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2022, we’re ready for you

Over the past few years, we have been building our internal practice and muscle to be a highly developed learning organization. When we launched the Opportunity Agenda for Detroit Children, that commitment took center stage; knowing that systems change work required an effortful dynamic approach to soliciting insights, we created time for shared syntheses and sense-making across different perspectives.

The Foundation has taken many different swings and approaches to our year-end review and planning process. In 2021, we tried something new: we made a formal effort to solicit feedback from several of our grant partners, engaged an outside evaluator to conduct confidential interviews to ensure some safe space for real and honest feedback, and compiled themes to underline collective and complementary wisdom.

Our partners’ insights are invaluable to our work. They’re more proximate to the needs of young people and have a powerful perspective on what’s shifting in the landscape. They specifically shared ideas about young people’s evolving needs and how we can work better in our three impact areas: K-12 education, afterschool, and college and career pathways.

Below is a summary of what we learned from our partners in 2021 and how we plan to use those lessons to be better champions of Detroit children in 2022.

What we heard from our partners in 2021:

Children are struggling with the ongoing pandemic. Young people and the adults who support them are navigating unprecedented tolls on their mental health and well-being. Nevertheless, they are not defined by the trauma they have faced. Young people know what they need right now, and adults must give them the space to share their voices, leadership, and brilliance.

Staffing shortages affect children. Teachers are burnt out and leaving the profession. Competitive compensation for nonprofit staff is harder to come by in a tight labor market. The demands and worries on youth development professionals are exhausting. These professionals have demonstrated resilience, but they also require relief and support.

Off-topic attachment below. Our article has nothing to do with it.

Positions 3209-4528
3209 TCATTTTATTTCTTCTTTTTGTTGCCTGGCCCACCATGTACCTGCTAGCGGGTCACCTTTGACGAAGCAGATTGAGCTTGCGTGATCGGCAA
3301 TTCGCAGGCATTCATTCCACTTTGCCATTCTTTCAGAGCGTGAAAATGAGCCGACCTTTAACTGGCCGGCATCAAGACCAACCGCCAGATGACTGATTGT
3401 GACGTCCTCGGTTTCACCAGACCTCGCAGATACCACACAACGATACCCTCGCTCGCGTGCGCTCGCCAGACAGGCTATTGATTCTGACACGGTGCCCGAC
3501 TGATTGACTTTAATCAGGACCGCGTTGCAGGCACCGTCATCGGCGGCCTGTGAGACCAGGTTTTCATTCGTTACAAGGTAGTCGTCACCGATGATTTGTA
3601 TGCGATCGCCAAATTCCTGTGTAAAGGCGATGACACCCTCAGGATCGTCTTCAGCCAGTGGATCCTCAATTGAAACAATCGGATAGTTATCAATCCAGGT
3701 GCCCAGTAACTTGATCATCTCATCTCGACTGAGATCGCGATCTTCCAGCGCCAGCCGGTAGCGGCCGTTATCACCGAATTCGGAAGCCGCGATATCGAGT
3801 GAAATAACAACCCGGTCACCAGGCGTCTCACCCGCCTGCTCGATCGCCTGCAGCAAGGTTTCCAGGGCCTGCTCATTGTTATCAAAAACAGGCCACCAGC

Relief money is coming—knowing where it can go is difficult. Our partners, many of whom have engaged in advocacy and decision making around the tremendous stimulus investments in our schools, city, county, and state, are working in partnership to ensure their perspectives are heard. It is crucial that funding gets to the places and people who need it most. Still, these funds are temporary. If we fail to support what is fragile now, it will be all that much harder to make our communities whole in the coming years.

Trust is paramount. Funders have adopted new practices that focus on general operating support, reduced reporting burden, and prioritized sustainable funding. However, partners are worried that these practices will shift back to pre-pandemic models. They want us to continue reducing reliance on quantitative impact data and to take more risks in funding and partnerships to support innovation from the people working closest to Detroit children.

Neighborhood-based community development organizations have increased momentum in their power-building work. They not only provide important resources and supports to residents; they are uniquely positioned to inform and shape issues important to their constituents because they are proximate and trusted. We and our partners rely heavily on their work and insights to guide our strategies.